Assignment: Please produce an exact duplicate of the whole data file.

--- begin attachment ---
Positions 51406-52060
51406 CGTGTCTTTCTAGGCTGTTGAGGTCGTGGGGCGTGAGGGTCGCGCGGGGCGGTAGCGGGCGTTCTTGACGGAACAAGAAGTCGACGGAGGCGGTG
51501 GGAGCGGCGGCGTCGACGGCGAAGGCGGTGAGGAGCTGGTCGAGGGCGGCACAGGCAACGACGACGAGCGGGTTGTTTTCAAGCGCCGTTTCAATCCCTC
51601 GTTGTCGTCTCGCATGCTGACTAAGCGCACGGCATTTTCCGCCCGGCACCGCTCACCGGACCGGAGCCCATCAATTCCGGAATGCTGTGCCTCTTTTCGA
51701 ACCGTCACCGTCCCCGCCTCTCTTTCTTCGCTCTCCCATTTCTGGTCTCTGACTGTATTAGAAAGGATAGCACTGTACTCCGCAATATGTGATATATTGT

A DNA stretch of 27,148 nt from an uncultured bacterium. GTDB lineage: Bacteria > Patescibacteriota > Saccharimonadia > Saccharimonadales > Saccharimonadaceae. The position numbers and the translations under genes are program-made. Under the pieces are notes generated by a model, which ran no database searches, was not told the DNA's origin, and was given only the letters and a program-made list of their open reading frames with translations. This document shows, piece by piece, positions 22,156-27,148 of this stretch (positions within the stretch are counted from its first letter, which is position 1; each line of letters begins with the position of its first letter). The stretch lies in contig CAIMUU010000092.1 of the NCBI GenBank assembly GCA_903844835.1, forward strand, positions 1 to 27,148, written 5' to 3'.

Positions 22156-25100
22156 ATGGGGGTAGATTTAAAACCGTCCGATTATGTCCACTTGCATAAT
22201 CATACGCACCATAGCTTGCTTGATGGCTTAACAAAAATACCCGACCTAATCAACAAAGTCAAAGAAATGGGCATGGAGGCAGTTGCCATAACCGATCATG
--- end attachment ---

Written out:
Positions 51406-52060
51406 CGTGTCTTTCTAGGCTGTTGAGGTCGTGGGGCGTGAGGGTCGCGCGGGGCGGTAGCGGGCGTTCTTGACGGAACAAGAAGTCGACGGAGGCGGTG
51501 GGAGCGGCGGCGTCGACGGCGAAGGCGGTGAGGAGCTGGTCGAGGGCGGCACAGGCAACGACGACGAGCGGGTTGTTTTCAAGCGCCGTTTCAATCCCTC
51601 GTTGTCGTCTCGCATGCTGACTAAGCGCACGGCATTTTCCGCCCGGCACCGCTCACCGGACCGGAGCCCATCAATTCCGGAATGCTGTGCCTCTTTTCGA
51701 ACCGTCACCGTCCCCGCCTCTCTTTCTTCGCTCTCCCATTTCTGGTCTCTGACTGTATTAGAAAGGATAGCACTGTACTCCGCAATATGTGATATATTGT

A DNA stretch of 27,148 nt from an uncultured bacterium. GTDB lineage: Bacteria > Patescibacteriota > Saccharimonadia > Saccharimonadales > Saccharimonadaceae. The position numbers and the translations under genes are program-made. Under the pieces are notes generated by a model, which ran no database searches, was not told the DNA's origin, and was given only the letters and a program-made list of their open reading frames with translations. This document shows, piece by piece, positions 22,156-27,148 of this stretch (positions within the stretch are counted from its first letter, which is position 1; each line of letters begins with the position of its first letter). The stretch lies in contig CAIMUU010000092.1 of the NCBI GenBank assembly GCA_903844835.1, forward strand, positions 1 to 27,148, written 5' to 3'.

Positions 22156-25100
22156 ATGGGGGTAGATTTAAAACCGTCCGATTATGTCCACTTGCATAAT
22201 CATACGCACCATAGCTTGCTTGATGGCTTAACAAAAATACCCGACCTAATCAACAAAGTCAAAGAAATGGGCATGGAGGCAGTTGCCATAACCGATCATG